Rheumatology Occupational Therapists┐ views of participating in a randomised controlled trial of Arthritis Gloves.
Prior, Y & Arafin, N & Hammond, A & Adama, J & Jacklin, A & Hough, Y 2017, 'Rheumatology Occupational Therapists┐ views of participating in a randomised controlled trial of Arthritis Gloves. ', Rheumatology.
Background: Arthritis Gloves are provided by NHS rheumatology occupational therapists (OTs) to people with inflammatory arthritis (IA) to reduce hand pain and stiffness and improve hand function. However, there is little evidence to support their effectiveness or efficacy. We are conducting a NIHR Research for Patient Benefit (PB-PG-0214-33010) funded multi-centre national randomised controlled trial (RCT) testing the efficacy of arthritis gloves in people with IA. Twenty-seven Rheumatology OTs from (≥Band 6) from 17 NHS Trusts across the UK are treating trial participants. As part of their trial training, we explored OTs’ views about contributing to the RCT, to identify any concerns and ongoing training needs in trial delivery.
Method: Three focus groups (FGs), using a semi- structured interview schedule were conducted. The Rheumatology OTs collaborating in the trial attended a one-day clinical trial training programme which included trial background, key study procedures and practise providing the intervention and placebo gloves in a standardised manner using the OT Glove Provision Manual. Informed written consent was obtained from all participants and FGs were audio recorded, transcribed verbatim and analysed by two researchers independently using Thematic Analysis to increase the confirmability of the findings.
Results: The main challenges identified by OTs were themed around Personal, Service and Research Methodology Factors. Personal Factors included: trepidations about being involved in a RCT; and concerns around delivering a placebo treatment to patients with hand pain and stiffness. Service Factors included: being able to recruit to target within service constraints; receiving support from their consultants and research staff; and whether they could treat participants within the given time frame. Research Methodology Factors included: risk of introducing bias when delivering a placebo treatment, due to concerns about going against participants’ best interests, or lack of experience addressing participants’ queries without revealing treatment allocation. However, they also perceived opportunities from being involved in a multi-centred RCT. These were Professional Development and Evidence-based Practice Opportunities such as; potential to improve relationships within their multi-disciplinary teams, widen their professional networks, and raise the profile of OT by contributing to evidence-based practice. Most OTs acknowledged that their trepidations were related to inexperience and expected to become more confident following training, familiarising with study protocols and delivery of their first placebo treatment.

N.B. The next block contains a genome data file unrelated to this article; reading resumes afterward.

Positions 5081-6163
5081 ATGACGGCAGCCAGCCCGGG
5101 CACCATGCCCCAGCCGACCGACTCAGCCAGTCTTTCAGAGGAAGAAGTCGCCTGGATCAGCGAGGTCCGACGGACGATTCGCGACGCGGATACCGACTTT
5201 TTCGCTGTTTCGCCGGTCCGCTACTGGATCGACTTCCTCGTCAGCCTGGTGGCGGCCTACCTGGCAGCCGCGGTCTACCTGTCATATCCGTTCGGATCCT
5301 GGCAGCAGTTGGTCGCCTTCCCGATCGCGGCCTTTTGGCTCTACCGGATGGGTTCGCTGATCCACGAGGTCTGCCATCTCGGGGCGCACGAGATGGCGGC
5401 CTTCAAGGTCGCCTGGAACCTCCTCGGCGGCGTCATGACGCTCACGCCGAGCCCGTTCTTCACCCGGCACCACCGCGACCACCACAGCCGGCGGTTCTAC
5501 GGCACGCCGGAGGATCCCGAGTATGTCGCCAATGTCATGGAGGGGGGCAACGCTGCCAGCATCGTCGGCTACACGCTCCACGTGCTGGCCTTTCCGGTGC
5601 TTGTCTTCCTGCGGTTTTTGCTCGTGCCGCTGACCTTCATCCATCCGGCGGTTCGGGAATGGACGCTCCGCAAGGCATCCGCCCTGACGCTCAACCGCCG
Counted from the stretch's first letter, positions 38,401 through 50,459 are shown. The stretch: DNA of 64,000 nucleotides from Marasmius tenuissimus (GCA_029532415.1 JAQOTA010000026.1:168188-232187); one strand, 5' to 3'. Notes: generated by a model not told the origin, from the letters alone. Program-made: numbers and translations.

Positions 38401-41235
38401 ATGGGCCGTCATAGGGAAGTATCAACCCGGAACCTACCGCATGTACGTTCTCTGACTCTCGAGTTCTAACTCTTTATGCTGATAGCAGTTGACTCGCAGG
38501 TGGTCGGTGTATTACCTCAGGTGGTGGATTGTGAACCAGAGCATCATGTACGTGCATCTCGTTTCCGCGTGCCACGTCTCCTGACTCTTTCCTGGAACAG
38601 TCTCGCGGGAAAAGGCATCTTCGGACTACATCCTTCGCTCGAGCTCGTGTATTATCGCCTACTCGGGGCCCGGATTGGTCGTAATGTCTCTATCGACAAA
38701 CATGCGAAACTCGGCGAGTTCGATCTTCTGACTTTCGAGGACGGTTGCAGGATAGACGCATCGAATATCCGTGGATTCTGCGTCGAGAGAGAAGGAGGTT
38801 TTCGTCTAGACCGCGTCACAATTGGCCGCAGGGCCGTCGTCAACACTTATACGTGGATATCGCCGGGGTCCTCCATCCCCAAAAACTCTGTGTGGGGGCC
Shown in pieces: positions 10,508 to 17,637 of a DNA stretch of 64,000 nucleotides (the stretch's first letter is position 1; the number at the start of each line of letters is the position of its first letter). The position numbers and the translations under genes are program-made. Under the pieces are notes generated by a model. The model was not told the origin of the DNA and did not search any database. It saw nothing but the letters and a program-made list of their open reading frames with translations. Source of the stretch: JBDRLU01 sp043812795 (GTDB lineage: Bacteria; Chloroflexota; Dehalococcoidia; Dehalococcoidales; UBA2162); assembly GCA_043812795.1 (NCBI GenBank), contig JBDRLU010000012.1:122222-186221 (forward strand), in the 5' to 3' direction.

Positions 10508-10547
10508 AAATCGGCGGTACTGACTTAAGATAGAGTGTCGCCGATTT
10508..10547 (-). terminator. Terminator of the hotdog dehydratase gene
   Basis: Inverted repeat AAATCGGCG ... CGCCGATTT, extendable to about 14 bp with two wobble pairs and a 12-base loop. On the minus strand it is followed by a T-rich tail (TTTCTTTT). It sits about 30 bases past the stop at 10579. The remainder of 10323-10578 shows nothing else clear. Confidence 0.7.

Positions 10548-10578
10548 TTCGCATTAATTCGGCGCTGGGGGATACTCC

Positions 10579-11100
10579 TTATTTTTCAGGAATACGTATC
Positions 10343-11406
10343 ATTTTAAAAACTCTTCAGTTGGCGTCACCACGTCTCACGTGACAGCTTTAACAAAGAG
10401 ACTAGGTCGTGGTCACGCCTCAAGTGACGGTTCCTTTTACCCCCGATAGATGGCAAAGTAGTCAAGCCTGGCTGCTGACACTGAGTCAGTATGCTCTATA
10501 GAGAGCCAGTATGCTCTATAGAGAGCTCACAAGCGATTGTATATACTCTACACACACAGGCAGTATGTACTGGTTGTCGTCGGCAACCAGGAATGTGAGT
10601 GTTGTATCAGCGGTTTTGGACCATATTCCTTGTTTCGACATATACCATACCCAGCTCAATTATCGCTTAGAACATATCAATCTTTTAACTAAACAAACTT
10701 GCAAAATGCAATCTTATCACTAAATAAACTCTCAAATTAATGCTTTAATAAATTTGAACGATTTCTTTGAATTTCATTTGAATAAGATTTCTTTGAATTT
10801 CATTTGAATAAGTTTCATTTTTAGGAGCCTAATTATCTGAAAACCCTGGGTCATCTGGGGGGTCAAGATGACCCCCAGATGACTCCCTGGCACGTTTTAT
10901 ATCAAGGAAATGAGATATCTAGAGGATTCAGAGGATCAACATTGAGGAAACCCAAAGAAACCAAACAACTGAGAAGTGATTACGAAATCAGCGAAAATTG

Conclusions: This trial is one of the few UK funded placebo-controlled trials examining the clinical efficacy of OT intervention in rheumatology services. This introduces new issues for clinicians in knowingly delivering placebo interventions as part of a RCT. Our OTs identify personal, service and research factors that cause them trepidation in taking part but also recognise clear professional development opportunities in contributing to evidence-based practice.